Pale Ale Craft Beer
The Pale Ale is, next to the IPA, the best known and most popular beer style of the Craft Beer movement. The top-fermented beer is characterized especially by its higher bitterness and the fruity aroma of the hops. The color can go from straw yellow to an amber.
Beer style facts: Pale Ale
- Appearance: Golden to pale yellow, sometimes even amber; sometimes (and depending on the variant) with a distinct cloudiness.
- Aroma: Fruity hop notes dominate aroma and taste. Usually, however, not too strong. Aromatics can vary depending on the hop varieties used. Light, rather restrained malt aroma. Slender body, mildly bitter and usually very drinkable.
- Alcohol: 4-6%.
- Classic Beer: Sierra Nevada Pale Ale
Pale Ale, what is it?
You could call the Pale Ale the Pilsner of England. Because while in Germany the bottom-fermented lager became the epitome of beer, in England it is the top-fermented ale. Along with the Pale Ale, it is the bitter beer style that the British like best. The term Pale Ale is derived from light beer color. This tended to be darker before the beer style was developed in the 18th century, but with the invention of air kilns, which dried the malt with warm air rather than smoke, it became possible to kiln-dry malt more gently and, above all, lighter in color. This was very well received by the British population and the new technique became the standard. The typical English Pale Ale has a dry body reminiscent of cookies and gray bread. The hop aroma is spicy due to the use of English hop varieties and smells of herbs or tea, sometimes floral.
Sierra Nevada - the pioneers of modern Craft Beer Pale Ale
With the start of the American Craft Beer movement, especially in the U.S., locally available hops were used, giving American Pale Ales a citrusy and, more rarely, tropical aroma. One of the pioneers and quasi inventors of the American Pale Ale is the Sierra Nevada Brewery on the West Coast of the USA. With their Pale Ale, a standard was brewed that was copied and imitated worldwide, and not only by amateur brewers. This beer has influenced countless breweries worldwide and is now an absolute classic!
The rediscovery of the Pale Ale - juicy and smooth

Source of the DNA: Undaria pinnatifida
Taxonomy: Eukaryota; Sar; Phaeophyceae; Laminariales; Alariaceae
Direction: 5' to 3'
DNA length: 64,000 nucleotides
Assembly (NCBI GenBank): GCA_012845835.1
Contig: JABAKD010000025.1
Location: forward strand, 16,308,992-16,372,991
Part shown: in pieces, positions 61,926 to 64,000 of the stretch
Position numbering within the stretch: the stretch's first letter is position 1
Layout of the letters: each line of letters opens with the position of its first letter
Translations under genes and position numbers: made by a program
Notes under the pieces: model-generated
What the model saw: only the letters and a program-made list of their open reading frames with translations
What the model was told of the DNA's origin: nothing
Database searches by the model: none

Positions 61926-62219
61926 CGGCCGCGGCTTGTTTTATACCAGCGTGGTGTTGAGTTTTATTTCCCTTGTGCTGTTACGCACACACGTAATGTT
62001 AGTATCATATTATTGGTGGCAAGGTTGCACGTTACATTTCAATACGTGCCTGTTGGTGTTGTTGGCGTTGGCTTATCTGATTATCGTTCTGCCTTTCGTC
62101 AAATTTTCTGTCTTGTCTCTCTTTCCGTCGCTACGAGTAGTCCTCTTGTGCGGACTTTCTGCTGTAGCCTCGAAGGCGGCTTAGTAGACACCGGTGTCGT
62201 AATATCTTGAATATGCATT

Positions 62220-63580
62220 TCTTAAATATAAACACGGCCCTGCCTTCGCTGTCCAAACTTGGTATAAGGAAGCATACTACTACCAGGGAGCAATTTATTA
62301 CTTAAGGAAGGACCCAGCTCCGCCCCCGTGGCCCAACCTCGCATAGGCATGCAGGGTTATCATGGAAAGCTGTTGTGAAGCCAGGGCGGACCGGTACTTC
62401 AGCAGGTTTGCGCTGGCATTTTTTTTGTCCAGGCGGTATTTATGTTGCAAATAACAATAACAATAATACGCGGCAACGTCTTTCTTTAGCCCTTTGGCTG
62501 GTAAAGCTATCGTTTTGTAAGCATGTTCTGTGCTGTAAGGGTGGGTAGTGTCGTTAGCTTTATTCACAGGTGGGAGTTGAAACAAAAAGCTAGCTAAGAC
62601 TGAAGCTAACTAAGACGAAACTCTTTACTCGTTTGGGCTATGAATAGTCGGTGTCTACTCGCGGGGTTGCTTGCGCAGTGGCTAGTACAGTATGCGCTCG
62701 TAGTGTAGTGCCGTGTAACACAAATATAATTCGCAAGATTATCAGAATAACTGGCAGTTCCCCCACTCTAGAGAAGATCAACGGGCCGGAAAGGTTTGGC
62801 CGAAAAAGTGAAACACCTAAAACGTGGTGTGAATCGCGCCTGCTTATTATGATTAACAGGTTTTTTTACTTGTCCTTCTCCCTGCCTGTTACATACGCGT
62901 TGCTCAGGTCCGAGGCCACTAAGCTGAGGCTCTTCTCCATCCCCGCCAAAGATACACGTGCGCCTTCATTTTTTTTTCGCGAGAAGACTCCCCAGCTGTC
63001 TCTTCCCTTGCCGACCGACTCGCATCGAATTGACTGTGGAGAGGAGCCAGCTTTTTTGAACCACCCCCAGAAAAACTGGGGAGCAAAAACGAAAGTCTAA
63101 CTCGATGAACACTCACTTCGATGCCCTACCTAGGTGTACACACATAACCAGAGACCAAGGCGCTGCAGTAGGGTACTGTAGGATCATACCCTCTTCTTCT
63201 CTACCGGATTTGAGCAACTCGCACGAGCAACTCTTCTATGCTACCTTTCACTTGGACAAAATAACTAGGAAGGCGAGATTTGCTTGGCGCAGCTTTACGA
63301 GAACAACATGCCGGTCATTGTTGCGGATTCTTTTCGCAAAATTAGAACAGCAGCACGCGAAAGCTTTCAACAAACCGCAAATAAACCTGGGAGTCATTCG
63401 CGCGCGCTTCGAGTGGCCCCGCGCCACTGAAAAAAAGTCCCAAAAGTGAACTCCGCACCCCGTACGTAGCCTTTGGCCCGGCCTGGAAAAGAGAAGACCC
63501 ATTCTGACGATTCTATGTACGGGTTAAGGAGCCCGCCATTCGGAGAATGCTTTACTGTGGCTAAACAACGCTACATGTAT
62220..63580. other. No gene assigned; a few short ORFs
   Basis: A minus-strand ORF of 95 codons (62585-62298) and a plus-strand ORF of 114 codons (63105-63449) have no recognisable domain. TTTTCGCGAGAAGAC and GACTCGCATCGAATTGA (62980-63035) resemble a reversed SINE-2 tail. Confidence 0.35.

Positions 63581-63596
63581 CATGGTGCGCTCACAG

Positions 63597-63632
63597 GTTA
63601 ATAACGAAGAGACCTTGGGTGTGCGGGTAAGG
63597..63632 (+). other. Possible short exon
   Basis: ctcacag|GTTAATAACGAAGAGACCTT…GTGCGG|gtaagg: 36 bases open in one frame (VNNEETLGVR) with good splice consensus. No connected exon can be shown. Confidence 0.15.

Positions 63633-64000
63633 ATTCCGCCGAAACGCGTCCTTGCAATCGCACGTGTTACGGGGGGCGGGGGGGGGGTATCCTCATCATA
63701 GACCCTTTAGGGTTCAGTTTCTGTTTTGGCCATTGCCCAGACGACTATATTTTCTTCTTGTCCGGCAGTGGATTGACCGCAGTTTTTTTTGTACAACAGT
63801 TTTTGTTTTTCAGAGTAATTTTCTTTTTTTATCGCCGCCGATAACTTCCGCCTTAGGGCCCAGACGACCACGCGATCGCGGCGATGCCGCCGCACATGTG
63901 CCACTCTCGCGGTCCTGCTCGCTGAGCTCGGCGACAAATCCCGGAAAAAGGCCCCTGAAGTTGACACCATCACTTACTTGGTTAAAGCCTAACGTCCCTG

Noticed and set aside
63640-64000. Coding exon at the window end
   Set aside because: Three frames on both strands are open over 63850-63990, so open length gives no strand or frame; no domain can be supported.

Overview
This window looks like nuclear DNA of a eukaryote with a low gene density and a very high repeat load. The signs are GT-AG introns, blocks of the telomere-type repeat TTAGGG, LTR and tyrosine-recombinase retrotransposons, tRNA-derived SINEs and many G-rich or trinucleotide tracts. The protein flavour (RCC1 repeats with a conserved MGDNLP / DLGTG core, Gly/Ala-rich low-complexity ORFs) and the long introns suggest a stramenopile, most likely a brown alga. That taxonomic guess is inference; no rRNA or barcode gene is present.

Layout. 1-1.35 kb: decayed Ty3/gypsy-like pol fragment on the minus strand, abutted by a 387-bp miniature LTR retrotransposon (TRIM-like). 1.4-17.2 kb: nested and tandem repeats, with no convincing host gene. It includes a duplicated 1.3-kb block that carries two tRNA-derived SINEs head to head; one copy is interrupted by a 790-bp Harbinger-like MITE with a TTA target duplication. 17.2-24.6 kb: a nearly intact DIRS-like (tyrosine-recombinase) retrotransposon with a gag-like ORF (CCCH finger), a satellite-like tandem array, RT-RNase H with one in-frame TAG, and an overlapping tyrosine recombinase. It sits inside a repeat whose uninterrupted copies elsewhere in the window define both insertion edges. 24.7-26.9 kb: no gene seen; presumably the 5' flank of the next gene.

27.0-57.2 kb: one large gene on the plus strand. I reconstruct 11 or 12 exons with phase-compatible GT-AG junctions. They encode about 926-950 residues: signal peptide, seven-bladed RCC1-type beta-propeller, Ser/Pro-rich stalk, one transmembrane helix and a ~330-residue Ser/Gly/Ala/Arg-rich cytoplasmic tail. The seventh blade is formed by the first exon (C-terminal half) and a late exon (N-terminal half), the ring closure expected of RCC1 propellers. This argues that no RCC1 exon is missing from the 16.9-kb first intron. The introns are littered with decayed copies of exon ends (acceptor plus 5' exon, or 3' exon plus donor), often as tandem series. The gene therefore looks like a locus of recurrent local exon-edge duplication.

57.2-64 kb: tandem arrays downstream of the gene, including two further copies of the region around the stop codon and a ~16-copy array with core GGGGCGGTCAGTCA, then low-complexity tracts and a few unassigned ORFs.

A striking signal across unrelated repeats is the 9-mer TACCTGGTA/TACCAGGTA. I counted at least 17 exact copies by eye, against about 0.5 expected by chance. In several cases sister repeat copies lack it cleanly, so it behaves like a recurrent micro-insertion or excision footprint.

Nowadays, there are numerous reinterpretations of the beer style. Similar to India Pale Ale, there are also subcategories, such as New England Pale Ale, which is less bitter but more cloudy and juicy. Hop varieties from New Zealand are also in vogue. Because of this, some Pale Ales are also called International Pale Ale.
The relatively low amount of alcohol (between 4% and 6%) makes you want to drink a few more Pale Ales straight away. Perfectly goes with a nice BBQ or hamburger. But really, anything that's put on the grill or other roasted meats like chicken and chicken wings or roast pork goes well. Fried foods, especially fish, are also great with a Pale Ale.
Pale Ale recommendations from Beyond Beer
Want to get to know Pale Ales but can't decide? Then try one of our recommendations!
Hopfenstopfer Citra Ale: This Pale Ale combines citrusy hop notes with beginner-friendly drinkability. The flavor is beautifully balanced between hop aromatics, malt notes and a mild bitterness.
Beavertown Gamma Ray: This beer sparked a craft beer boom in England after its release in 2011. Today, Gamma Ray is already something of a classic Pale Ale. Tropical and citrusy in taste, pleasantly bitter and just insanely delicious!
Lervig Easy: The Easy from the Norwegian brewery Lervig focuses on drinkability. Which doesn't necessarily mean that the taste suffers as a result. On the contrary, the Pale Ale convinces with tropical-grassy notes, a soft mouthfeel and a cloudiness that is more in the direction of New England Pale Ale.
Order wonderfully fruity Pale Ales now
If you're looking for a great Pale Ale, Beyond Beer is the place to go. We have plenty of excellent examples of this beer style in stock. Always fresh, always changing in our assortment.